HARTFORD, CT—Shipman & Goodwin LLP has filed an amicus curiae brief in the U.S. Supreme Court in United States v. Rahimi, a case concerning the extent to which the Second Amendment permits the government to disarm individuals who are subject to court orders restraining them from stalking, harassing, or threatening their intimate partners. The brief was filed on behalf of Prosecutors Against Gun Violence, an independent, nonpartisan organization of nearly sixty prosecutors, collectively serving tens of millions of residents, in jurisdictions spanning nearly thirty States.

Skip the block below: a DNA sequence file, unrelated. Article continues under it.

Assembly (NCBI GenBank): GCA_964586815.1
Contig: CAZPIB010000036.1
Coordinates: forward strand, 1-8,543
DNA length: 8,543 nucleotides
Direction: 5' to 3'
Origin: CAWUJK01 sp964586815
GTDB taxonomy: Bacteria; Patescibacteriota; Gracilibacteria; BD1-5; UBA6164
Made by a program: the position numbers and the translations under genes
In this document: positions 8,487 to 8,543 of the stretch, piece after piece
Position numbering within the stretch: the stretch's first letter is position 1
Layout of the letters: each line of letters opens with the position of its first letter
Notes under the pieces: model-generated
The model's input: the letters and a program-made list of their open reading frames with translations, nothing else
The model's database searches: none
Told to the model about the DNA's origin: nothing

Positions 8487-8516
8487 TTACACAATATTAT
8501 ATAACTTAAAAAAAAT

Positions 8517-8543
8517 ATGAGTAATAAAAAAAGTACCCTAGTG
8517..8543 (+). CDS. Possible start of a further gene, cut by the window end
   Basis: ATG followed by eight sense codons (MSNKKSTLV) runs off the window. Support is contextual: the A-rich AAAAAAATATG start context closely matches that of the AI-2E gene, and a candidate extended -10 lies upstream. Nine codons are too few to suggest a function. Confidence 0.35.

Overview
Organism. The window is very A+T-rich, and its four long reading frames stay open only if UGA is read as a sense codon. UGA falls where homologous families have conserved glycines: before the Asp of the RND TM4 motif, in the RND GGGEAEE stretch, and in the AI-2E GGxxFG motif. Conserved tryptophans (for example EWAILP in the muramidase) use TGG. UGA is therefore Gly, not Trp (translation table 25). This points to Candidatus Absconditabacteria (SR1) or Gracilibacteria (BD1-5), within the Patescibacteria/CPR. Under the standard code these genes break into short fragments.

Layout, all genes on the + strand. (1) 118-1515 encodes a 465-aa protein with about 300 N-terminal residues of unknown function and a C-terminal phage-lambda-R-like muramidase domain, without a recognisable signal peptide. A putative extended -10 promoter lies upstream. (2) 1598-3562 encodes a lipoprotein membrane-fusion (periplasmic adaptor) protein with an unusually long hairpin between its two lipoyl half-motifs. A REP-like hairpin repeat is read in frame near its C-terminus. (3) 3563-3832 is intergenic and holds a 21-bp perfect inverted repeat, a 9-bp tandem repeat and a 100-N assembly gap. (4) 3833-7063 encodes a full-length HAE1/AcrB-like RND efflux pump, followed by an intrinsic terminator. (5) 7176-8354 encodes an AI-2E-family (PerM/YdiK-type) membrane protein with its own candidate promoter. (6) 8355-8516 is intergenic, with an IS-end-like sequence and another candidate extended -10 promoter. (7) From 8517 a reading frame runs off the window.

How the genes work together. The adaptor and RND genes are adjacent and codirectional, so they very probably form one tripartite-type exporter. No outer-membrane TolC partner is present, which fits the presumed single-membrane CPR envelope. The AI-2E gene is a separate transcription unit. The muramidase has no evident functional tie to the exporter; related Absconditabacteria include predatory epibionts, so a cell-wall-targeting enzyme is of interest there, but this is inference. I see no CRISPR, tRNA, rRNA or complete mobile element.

The amicus brief outlines many of the challenges that prosecutors face in pursuing domestic violence charges. These offenses are among the most serious, as domestic abuse all too often escalates to homicide. They are also among the toughest to prosecute, as victims often fear reprisal for pressing charges and will decline to cooperate for that reason.
The brief concludes by demonstrating how disarming domestic abusers under restraining orders accords with the Second Amendment and with the time-honored principle that courts may deem parties to have forfeited important constitutional rights by engaging in threatening or disruptive behavior.